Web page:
Journal Article

Control of stability of cyclin D1 by quinone reductase 2 in CWR22Rv1 prostate cancer cells

Tze-chen Hsieh, Ching-Jen Yang, Chia-Yi Lin, Yong-Syu Lee and Joseph M. Wu

in Carcinogenesis

Volume 33, issue 3, pages 670-677
Published in print March 2012 | ISSN: 0143-3334
Published online January 2012 | e-ISSN: 1460-2180 | DOI:
Control of stability of cyclin D1 by quinone reductase 2 in CWR22Rv1 prostate cancer cells

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Aberrant expression of cyclin D1, frequently observed in human malignant disorders, has been linked to the control of G1→S cell cycle phase transition and development and progression in carcinogenesis. Cyclin D1 level changes are partially controlled by GSK-3β-dependent phosphorylation at threonine-286 (Thr286), which targets cyclin D1 for ubiquitination and proteolytic degradation. In our continuing studies on the mechanism of prostate cancer prevention by resveratrol, focusing on the role of its recently discovered target protein, quinone reductase 2 (NQO2), we generated NQO2 knockdown CWR22Rv1 using short hairpin RNA (shRNA)-mediated gene silencing approach. We found that, compared with cells expressing NQO2 (shRNA08), NQO2 knockdown cells (shRNA25) displayed slower proliferation and G1 phase cell accumulation. Immunoblot analyses revealed a significant decrease in phosphorylation of retinoblastoma Rb and cyclin D1 in shRNA25 compared with shRNA08. Moreover, shRNA25 cells showed a 37% decrease in chymotrypsin-like proteasome activity. An increase in AKT activity was also observed in shRNA25, supported by a ∼1.5-fold elevation in phosphorylation and ∼50% reduction/deactivation of GSK-3α/β at Ser21/9, which were accompanied by a decrease in phosphorylation of cyclin D1 at T286. NQO2 knockdown cells also showed attenuation of resveratrol-induced downregulation of cyclin D1. Our results indicate a hitherto unreported role of NQO2 in the control of AKT/GSK-3β/cyclin D1 and highlight the involvement of NQO2 in degradation of cyclin D1, as part of mechanism of chemoprevention by resveratrol.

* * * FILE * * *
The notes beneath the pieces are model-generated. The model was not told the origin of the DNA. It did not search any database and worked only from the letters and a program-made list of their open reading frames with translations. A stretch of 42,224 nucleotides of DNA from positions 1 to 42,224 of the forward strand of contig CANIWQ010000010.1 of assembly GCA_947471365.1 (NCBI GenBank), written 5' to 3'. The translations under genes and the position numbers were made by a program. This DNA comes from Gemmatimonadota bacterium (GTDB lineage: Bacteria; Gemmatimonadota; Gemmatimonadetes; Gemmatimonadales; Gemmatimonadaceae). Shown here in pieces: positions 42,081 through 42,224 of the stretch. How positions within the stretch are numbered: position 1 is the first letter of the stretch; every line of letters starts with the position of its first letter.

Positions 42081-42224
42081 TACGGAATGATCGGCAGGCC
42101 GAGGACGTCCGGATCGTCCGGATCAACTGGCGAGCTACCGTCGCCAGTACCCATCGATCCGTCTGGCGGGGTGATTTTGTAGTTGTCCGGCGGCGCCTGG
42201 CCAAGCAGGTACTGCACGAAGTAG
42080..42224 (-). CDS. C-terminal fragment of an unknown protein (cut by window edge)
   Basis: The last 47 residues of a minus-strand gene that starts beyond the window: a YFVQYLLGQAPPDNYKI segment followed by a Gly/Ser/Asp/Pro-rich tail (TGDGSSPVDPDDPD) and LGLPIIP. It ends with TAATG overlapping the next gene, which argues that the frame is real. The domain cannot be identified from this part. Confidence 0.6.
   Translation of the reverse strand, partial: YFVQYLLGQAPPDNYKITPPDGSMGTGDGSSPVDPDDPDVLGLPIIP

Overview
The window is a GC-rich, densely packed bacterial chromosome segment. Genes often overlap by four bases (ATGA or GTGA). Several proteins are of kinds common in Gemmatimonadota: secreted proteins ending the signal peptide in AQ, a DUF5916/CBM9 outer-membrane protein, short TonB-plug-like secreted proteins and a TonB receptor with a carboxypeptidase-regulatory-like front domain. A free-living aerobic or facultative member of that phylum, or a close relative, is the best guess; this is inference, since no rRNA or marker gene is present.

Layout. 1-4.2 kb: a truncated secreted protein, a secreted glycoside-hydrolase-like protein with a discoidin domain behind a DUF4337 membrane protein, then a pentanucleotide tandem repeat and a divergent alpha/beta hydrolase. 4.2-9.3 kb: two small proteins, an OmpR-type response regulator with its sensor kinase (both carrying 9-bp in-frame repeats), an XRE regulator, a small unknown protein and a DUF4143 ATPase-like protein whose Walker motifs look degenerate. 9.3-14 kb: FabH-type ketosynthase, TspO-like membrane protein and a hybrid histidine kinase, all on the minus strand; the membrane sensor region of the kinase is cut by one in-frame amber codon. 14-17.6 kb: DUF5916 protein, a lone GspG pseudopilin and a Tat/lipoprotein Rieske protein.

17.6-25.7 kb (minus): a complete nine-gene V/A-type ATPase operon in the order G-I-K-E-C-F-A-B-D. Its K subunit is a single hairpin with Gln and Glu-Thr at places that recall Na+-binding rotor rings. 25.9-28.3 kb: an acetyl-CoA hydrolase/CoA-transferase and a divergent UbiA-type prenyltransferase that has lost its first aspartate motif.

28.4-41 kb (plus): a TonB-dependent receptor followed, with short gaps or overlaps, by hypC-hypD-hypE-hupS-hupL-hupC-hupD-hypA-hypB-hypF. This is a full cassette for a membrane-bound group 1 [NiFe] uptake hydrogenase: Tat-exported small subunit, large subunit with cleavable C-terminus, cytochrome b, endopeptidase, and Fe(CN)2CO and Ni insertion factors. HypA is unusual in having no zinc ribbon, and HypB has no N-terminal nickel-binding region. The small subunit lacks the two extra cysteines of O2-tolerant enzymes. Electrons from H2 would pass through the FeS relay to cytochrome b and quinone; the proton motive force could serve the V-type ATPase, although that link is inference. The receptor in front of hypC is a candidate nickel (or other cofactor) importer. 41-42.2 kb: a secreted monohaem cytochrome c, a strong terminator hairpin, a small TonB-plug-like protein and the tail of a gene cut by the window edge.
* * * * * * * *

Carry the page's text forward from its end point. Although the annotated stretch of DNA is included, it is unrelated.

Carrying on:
Journal Article.  6327 words.  Illustrated.

Subjects: Clinical Cytogenetics and Molecular Genetics

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